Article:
The Big Five – Amazon, Apple, Facebook, Google and Microsoft – now spend as much or more on lobbying in Washington, DC, than banks, drug companies and oil conglomerates, in an attempt to influence the shape of the planned regulation. . Tech leaders warn that dismantling large corporations will pave the way for Chinese companies to dominate global markets, and that regulatory intervention will stifle the innovation that made Silicon Valley great in the first place.
Seen through a longer lens, the political pullback against Big Tech power is not surprising. Although it was triggered by the 2016 U.S. presidential election, the Brexit referendum, and the role that social media disinformation campaigns may have played in both cases, the political mood echoes that of ‘over a century ago.
We could envision a technological future where businesses remain large but regulated, comparable to the tech and communications giants of the mid-20th century. This model has not stifled technological innovation. Today, it could effectively contribute to its growth and promote the sharing of new technologies.
Take the case of AT&T, a monopoly regulated for seven decades before its final dissolution in the early 1980s. In exchange for permission to provide universal telephone service, the US government asked AT&T to stay out of the way of other companies. communication, first by selling its telegraph branch and later by avoiding IT.
Like any for-profit company, AT&T struggled to play by the rules, especially after the take-off of the computer industry in the 1940s. One of these violations resulted in a 1956 consent decree under which the states- United have asked the telephone giant to license inventions produced in its industrial research arm, Bell Laboratories, to other companies. One of those products was the transistor. If AT&T had not been forced to share this discovery and the associated technological advancements with other labs and companies, the trajectory of computing would have been radically different.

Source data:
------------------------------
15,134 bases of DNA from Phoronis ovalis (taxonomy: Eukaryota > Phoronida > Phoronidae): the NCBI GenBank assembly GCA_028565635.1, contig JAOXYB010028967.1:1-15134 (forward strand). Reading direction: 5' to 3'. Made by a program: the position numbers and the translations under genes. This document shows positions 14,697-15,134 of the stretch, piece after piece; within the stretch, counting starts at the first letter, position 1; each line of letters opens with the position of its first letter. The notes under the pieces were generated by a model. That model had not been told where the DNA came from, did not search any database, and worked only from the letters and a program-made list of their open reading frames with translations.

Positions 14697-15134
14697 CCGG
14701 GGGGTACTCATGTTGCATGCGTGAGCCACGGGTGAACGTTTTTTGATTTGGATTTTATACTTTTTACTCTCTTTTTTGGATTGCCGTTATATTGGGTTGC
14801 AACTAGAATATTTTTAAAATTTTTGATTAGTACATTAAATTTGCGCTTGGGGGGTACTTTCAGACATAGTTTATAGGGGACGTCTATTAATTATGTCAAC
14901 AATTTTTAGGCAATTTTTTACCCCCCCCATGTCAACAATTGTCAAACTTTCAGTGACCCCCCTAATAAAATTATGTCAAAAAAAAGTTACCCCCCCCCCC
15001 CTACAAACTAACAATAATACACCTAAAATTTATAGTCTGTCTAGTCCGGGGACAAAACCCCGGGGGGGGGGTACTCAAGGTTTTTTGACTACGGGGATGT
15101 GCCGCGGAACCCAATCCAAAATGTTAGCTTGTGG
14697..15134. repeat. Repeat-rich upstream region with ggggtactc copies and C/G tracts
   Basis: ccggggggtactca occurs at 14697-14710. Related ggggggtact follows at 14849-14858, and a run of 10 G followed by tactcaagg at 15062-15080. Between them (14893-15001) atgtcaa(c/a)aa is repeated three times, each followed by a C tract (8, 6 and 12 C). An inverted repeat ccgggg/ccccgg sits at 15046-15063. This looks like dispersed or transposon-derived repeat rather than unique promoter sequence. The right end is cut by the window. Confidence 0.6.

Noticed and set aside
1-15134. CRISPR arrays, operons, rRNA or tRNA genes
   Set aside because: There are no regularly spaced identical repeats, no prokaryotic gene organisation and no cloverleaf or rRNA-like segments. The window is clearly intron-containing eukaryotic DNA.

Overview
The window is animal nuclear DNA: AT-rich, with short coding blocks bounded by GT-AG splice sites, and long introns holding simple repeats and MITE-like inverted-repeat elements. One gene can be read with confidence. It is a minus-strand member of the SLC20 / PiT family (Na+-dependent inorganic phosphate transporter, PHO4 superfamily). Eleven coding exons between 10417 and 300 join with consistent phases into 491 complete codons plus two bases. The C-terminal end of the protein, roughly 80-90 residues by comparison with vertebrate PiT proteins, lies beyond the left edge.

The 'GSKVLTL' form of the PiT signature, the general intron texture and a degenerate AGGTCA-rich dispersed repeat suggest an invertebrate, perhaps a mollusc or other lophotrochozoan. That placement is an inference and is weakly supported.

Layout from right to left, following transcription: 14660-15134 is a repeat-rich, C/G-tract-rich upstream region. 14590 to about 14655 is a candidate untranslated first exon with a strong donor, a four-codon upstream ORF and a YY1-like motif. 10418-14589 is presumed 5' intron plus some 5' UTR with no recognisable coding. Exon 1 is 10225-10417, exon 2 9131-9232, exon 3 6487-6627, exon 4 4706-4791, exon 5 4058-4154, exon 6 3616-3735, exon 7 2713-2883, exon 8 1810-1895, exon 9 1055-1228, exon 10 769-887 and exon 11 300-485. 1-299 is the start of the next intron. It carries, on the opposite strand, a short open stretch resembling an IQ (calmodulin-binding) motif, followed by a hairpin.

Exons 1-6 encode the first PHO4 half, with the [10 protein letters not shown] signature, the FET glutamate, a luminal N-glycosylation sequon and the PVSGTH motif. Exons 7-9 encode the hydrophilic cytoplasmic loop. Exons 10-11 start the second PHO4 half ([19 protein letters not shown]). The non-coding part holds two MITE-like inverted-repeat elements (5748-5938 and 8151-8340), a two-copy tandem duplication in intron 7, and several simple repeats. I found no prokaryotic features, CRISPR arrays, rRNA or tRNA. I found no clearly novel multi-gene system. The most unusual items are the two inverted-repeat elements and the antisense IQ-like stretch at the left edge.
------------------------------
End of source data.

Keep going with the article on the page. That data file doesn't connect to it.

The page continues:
Today, industrial research and development activities are again extraordinarily concentrated. Regulators have mostly turned their backs over the past two decades, as tech companies continued to grow at all costs and large companies bought out smaller competitors. Top researchers have also left academia for high-paying jobs at tech giants, consolidating a huge amount of mastermind in the field in a few companies.
More than at any time in the fierce history of Silicon Valley companies, it is remarkably difficult for new entrants and their technologies to maintain significant market share without being subsumed or crushed by a larger, well-capitalized company. and dominant in the market. Most of the big ideas in IT come from a handful of industrial research labs and, unsurprisingly, reflect the business priorities of a few select big tech companies.
Tech companies can denounce government intervention as antithetical to their ability to innovate. But follow the money and the regulations, and it’s clear the public sector has played a vital role in fueling new computing discoveries and creating new markets around them from the start.